“God, I take this as a sign!” I cried, lifting the gun in my hands, holding it up. “Thy will be done!”
I’m going to stray a little bit from what I’ve been doing by writing a full book review this month. I was provided an eARC of ANVIL SOUL by my lovely publisher, Pen Name Publishing—David is another of PNP’s authors. I’ll admit, this isn’t the type of book I would normally pick up. I’ve been purposely challenging myself in my reading lately, though, and this is another example of that. Here’s a quick rundown of the plot.
Father James O’Ryan is one of three priests in the small town of Temora, in Australia. When he witnesses another priest, Father Hilton, doing something terribly wrong, it sets off a chain reaction that turns the entire town against him. Father O’Ryan must figure out where to draw the line in his morality, and how that fits in with his unending faith.
Fair warning—there may be some spoilers ahead! But I’ll try to keep it as spoiler free as possible.
Here is one big positive to this book—I wasn’t expecting the events in the last quarter of the book at all, and that was a pleasant surprise. I read that last quarter so fast and stayed up way too late that particular night, but it was worth it. Father O’Ryan makes a tough decision, and when he realizes what he did, he owns up to it. That’s an interesting fact about Father O’Ryan’s character—you never had to question whether he was an honorable man. He always did what he thought was right, even when others didn’t agree with him. That’s pretty rad, but realistic for someone who committed to life as a priest.
Unfortunately, I had a very difficult time connecting to Father O’Ryan as a character and a narrator. He told the story very well, but that’s just it—he TOLD the story. I rarely felt like I was actually IN the story experiencing it with our narrator. Which is fine. Some people prefer to read books that are written in this way. But I like feelings, and I just… felt nothing, when it came to Father O’Ryan. Especially when it came to his feelings for Courtney Martin. He told us about them, but I didn’t feel anything between them. I wanted some tension, whether or not it was sexual! Sure, he’s a priest, but he’s also a human. In any case, that was the one thing I had trouble with. The plot was fascinating.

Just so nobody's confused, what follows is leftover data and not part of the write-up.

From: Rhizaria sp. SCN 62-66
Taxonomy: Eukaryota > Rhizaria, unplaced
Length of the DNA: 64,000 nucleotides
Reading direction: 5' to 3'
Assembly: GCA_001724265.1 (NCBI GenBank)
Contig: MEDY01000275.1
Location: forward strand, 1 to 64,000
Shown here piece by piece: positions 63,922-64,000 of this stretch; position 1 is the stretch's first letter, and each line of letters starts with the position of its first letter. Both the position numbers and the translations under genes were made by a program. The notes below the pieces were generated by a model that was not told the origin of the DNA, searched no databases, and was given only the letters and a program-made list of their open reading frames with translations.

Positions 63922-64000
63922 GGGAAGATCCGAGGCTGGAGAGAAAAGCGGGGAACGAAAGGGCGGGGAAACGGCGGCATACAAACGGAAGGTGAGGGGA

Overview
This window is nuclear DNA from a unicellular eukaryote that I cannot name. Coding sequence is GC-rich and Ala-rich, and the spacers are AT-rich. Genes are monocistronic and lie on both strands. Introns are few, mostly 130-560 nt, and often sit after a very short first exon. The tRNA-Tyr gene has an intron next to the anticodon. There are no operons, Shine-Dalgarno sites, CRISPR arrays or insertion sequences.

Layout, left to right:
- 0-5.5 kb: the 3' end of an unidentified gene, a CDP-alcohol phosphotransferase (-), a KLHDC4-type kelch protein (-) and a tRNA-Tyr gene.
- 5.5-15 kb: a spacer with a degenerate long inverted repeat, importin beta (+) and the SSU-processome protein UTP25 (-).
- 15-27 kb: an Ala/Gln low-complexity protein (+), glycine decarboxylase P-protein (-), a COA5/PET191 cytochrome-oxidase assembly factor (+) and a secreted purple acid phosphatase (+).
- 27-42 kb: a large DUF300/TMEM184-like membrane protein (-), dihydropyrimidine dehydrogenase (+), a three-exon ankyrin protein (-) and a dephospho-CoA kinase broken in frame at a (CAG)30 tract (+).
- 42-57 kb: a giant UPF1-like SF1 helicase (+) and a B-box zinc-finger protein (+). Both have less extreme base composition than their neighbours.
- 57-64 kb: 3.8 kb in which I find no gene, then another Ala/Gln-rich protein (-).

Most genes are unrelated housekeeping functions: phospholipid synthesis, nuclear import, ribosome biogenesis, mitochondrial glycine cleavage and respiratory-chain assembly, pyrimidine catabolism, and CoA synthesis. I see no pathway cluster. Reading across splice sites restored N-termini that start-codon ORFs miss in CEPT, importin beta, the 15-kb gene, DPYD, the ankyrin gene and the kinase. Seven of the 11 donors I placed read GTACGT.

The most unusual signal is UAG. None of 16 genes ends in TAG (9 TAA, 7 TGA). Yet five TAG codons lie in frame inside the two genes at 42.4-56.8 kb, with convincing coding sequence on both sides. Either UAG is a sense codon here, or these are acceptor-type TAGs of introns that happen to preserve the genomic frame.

Having grown up in a small town, I totally understand the mob mentality thing. I don’t remember anything drastic happening, not like turning on a priest, but in high school, there were some incidents where everyone turned on a single person. At the time, I thought it was just high school, but now that I’m on the outside looking in, I could see where it could happen in adulthood, too. People who grow up in small towns and then stay there—they stick together. It’s just life. And this book captures that slice of small town life perfectly.
What’s the moral of all of this? READ THIS BOOK. It is truly fascinating. Parts of it are a bit disturbing (trigger warning—the book discusses some instances of sexual abuse of children by priests), but the overall plotline is internal for Father O’Ryan. I, personally, enjoyed the book immensely. Go read it!